Trump wins Saudi praise for ‘turning point’ after meeting prince
By NAFEESA SYEED | Bloomberg News (Tribune News Service) | Published: March 13, 2017
WASHINGTON — Saudi Arabia claimed “a historic turning point” in relations with the U.S. after President Donald Trump welcomed Deputy Crown Prince Mohammed bin Salman to the White House.
“Relations had undergone a period of difference of opinion,” a senior adviser to the crown prince said in a statement after Tuesday’s meeting. “However, today’s meeting has put things on the right track, and marked a significant shift in relations, across all political, military, security and economic fields.”
The effusive praise for Trump’s “great understanding” of U.S.-Saudi relations reflects the eagerness among Sunni-led Arab nations for a renewed alliance after deep strains with former President Barack Obama, who crafted the 2015 nuclear deal with their Shiite rival Iran.
The new administration sees Saudi Arabia “as a crucial part of the Middle East and an important country to have a positive relationship with — even if there are irritants in the relationship,” said Simon Henderson, a fellow at the Washington Institute for Near East Policy and director of the institute’s Gulf and Energy Policy Program. “This is at odds with the Obama administration, so they want to make that clear distinction.”
Salman, who is also the son of King Salman bin Abdul-Aziz Al Saud Salman and his country’s defense minister, had lunch with Trump and aides at the White House on Tuesday. That’s a higher-profile meeting than an initially planned photo opportunity, according to Henderson.
The 31-year-old deputy crown prince’s visit follows a trip he made to Washington in June after unveiling his Saudi Vision 2030, with plans to modernize the world’s biggest oil exporter into an economy no longer reliant on crude. Saudi Arabian Oil Co., known as Aramco, is also planning potentially the world’s biggest initial public offering, with as much as $100 billion in shares expected to be sold.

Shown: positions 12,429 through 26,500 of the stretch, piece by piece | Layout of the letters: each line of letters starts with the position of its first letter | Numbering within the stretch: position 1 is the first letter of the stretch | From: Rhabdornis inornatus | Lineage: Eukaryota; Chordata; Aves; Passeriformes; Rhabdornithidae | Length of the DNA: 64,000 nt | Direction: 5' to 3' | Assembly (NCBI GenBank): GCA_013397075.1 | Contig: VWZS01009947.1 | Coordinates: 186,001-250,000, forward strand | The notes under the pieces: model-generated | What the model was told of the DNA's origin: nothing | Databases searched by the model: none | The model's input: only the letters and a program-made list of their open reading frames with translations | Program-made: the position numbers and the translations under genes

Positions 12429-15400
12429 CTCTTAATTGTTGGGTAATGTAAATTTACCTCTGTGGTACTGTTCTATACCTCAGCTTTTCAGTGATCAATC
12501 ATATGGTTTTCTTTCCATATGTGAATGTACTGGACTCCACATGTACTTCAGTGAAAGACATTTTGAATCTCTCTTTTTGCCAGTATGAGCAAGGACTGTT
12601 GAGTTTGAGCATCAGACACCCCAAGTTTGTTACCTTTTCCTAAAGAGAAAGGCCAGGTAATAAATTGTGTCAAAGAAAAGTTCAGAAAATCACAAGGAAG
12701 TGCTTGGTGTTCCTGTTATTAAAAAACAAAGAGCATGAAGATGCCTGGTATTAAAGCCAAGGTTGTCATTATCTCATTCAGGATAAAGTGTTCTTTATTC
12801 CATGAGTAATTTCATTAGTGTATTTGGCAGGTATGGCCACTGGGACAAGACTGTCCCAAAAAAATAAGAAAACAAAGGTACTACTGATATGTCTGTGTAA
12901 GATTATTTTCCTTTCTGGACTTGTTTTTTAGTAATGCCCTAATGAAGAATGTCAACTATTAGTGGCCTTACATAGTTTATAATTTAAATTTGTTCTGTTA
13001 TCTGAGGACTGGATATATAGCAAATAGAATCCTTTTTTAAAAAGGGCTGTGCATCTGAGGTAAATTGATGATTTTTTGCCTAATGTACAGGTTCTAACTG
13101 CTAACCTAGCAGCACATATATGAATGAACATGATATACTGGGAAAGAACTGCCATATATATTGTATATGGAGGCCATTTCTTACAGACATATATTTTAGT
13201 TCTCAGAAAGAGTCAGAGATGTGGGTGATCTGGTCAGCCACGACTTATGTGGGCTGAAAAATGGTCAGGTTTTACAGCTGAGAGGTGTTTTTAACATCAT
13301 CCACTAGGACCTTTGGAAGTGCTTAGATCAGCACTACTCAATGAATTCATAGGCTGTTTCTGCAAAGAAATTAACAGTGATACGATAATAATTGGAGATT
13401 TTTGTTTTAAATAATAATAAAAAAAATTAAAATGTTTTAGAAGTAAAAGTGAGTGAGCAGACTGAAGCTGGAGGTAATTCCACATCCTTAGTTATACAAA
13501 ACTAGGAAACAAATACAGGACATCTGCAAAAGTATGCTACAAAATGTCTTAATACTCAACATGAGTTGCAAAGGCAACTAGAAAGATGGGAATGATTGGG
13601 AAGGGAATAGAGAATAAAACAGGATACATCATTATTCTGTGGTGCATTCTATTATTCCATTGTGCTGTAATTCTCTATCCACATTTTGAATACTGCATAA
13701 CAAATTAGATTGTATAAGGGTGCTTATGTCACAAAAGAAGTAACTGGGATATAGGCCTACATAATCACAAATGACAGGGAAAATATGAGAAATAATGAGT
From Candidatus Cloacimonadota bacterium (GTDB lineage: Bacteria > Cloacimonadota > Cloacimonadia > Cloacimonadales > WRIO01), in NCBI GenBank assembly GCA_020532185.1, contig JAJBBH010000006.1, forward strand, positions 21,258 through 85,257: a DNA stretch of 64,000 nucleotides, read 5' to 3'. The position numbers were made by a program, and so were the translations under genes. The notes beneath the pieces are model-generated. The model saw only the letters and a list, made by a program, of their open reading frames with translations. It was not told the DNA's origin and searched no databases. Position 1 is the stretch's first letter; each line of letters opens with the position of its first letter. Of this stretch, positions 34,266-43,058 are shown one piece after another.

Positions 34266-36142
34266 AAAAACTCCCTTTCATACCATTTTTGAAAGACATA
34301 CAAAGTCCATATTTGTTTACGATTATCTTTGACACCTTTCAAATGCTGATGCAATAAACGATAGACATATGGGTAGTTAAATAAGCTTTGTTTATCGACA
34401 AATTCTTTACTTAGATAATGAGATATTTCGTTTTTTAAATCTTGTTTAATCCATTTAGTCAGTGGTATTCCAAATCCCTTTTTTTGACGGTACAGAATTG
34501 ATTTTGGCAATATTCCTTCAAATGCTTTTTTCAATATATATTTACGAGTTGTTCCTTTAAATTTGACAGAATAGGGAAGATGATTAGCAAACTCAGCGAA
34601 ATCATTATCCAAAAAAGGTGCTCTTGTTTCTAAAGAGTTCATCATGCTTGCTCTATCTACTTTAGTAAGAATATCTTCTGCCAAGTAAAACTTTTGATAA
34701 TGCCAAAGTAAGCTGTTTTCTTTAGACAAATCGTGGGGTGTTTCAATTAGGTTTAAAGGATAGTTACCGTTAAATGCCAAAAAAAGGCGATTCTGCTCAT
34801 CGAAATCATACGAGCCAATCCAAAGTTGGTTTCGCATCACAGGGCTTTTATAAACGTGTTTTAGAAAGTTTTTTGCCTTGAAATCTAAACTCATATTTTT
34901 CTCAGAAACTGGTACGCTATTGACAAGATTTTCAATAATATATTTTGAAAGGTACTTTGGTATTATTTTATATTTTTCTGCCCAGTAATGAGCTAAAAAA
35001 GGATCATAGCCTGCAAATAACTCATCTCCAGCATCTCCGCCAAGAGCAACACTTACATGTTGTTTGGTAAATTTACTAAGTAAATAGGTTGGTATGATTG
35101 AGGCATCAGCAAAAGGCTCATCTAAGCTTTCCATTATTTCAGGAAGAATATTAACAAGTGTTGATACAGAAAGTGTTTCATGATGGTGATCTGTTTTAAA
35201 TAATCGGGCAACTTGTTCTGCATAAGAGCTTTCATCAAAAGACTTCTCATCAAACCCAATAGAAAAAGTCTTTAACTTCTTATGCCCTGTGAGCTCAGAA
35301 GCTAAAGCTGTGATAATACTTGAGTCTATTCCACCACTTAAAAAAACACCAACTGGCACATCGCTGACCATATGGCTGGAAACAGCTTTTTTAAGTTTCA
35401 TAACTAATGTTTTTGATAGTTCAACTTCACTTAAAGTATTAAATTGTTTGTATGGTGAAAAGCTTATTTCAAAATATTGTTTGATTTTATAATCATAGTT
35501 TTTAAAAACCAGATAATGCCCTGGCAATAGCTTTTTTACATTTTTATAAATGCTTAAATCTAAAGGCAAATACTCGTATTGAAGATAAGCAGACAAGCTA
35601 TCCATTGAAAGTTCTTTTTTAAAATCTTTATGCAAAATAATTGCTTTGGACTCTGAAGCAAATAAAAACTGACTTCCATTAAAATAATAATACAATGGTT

Providing a talking point likely to be welcomed by Trump’s administration, the Saudi statement said Saudi Arabia doesn’t believe that the U.S. president’s restriction on travel from six mostly Sunni nations “is targeting Muslim countries or the religion of Islam” and is aimed at “preventing terrorists” from entering the U.S.
The Saudis also said Trump and the deputy crown prince “share the same views on the gravity of the Iranian expansionist moves in the region.”
Saudi Arabia and the other Sunni-led Gulf Arab states have had “positive anticipation” toward the Trump administration, especially when it comes to containing what they see as Shiite Iran’s malign influence in the region, according to Kristin Smith Diwan, senior resident scholar at the Arab Gulf States Institute in Washington. In February, the Trump administration said it was putting the Islamic Republic “on notice” after it carried out a missile test days earlier.
The Trump administration also sees an opportunity to bring “reconciliation” among Saudi Arabia and other Gulf states with Israel, in an attempt to unite allies against the threat of Iran, Henderson said.
In a further sign of outreach to the Gulf allies, Secretary of State Rex Tillerson met at the State Department Tuesday with the foreign minister of the United Arab Emirates, Sheikh Abdullah bin Zayed.
Gulf countries generally considered Obama aloof and opposed his administration’s diplomacy that resulted in the agreement lifting many economic sanctions on Iran in return for curbing its nuclear activities. In an article published in The Atlantic magazine last year, Obama complained about Arab allies that urge the U.S. to act but won’t “put any skin in the game,” calling them “free riders.”
After the frustrations with Obama, Saudi Arabia and the Gulf states are now responding to Trump’s “more personalized foreign policy,” including his son-in-law Jared Kushner playing a prominent role with Gulf Arab allies, Diwan said during a speech in Washington.
Prince Mohammed’s visit is a sign that Gulf countries are “jumping on early in the boat to try to build those close ties that they think will serve them well,” Diwan said.
(Margaret Talev contributed to this report.)
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